Authored by Steve H. Hanke of The Johns Hopkins University. Follow him on Twitter @Steve_Hanke.
On Thursday, Venezuela’s central bank released a long-overdue -- and little-trusted -- report claiming that the country’s inflation rate in 2015 was 180.9%. Unfortunately, for the global community, as high as this figure sounds, it is way below the true inflation rate.
Through a confluence of incompetence and widespread corruption, the Banco Central de Venezuela (BCV) has shown time and time again that it can’t be trusted. Bogus inflation statistics are nothing new.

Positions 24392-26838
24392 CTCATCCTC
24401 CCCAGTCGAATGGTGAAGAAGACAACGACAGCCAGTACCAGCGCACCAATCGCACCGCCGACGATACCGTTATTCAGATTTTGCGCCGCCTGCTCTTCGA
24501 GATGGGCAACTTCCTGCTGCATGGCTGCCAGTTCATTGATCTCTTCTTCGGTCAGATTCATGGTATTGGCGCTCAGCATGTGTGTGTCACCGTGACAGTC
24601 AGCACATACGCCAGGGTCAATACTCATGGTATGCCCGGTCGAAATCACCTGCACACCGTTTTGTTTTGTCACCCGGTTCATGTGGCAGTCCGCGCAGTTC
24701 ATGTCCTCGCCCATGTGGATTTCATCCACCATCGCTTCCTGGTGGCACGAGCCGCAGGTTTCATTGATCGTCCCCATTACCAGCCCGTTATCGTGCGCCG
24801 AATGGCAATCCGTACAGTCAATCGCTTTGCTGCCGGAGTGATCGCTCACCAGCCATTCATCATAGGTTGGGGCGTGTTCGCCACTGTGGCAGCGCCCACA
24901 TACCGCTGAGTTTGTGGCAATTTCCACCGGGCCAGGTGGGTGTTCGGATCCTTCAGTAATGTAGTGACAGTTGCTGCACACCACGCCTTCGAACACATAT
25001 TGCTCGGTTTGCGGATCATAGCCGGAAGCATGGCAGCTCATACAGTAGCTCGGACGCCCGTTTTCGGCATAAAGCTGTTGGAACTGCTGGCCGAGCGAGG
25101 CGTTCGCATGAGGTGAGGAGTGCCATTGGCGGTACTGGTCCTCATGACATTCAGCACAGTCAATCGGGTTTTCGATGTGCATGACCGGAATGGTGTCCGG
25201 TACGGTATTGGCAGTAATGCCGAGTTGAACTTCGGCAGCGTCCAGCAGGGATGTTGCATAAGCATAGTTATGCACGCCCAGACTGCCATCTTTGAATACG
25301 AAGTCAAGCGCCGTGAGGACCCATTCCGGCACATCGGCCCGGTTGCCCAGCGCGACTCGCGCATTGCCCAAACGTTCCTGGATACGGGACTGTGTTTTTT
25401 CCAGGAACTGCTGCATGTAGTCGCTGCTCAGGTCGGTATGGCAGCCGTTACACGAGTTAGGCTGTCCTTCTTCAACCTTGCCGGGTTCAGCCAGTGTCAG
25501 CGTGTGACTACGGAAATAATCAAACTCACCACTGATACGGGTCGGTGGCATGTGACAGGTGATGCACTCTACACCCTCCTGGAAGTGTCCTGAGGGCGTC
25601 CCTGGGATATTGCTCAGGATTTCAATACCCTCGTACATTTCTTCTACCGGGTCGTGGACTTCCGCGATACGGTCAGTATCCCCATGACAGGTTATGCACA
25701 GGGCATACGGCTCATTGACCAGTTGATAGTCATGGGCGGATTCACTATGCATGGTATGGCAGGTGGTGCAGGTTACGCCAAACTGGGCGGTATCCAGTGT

The only reliable method for calculating inflation in countries where the rates are elevated, like Venezuela, is to observe changes in the black market (read: free market) exchange-rate data. These changes can then be translated into implied inflation rates. It’s nothing more than an application of standard purchasing power parity (PPP) theory. When inflation is elevated, it is deadly accurate. Using the PPP approach, I have calculated that Venezuela’s 2015 inflation rate was 384.7% - a far cry from the 180.9% that the government reported on Thursday.
As the accompanying chart indicates, the Banco Central de Venezuela has vastly underestimated inflation for 2015. Most of the investment banks' guestimates aren’t much better. Like most big inflations, Venezuela’s will end in tears.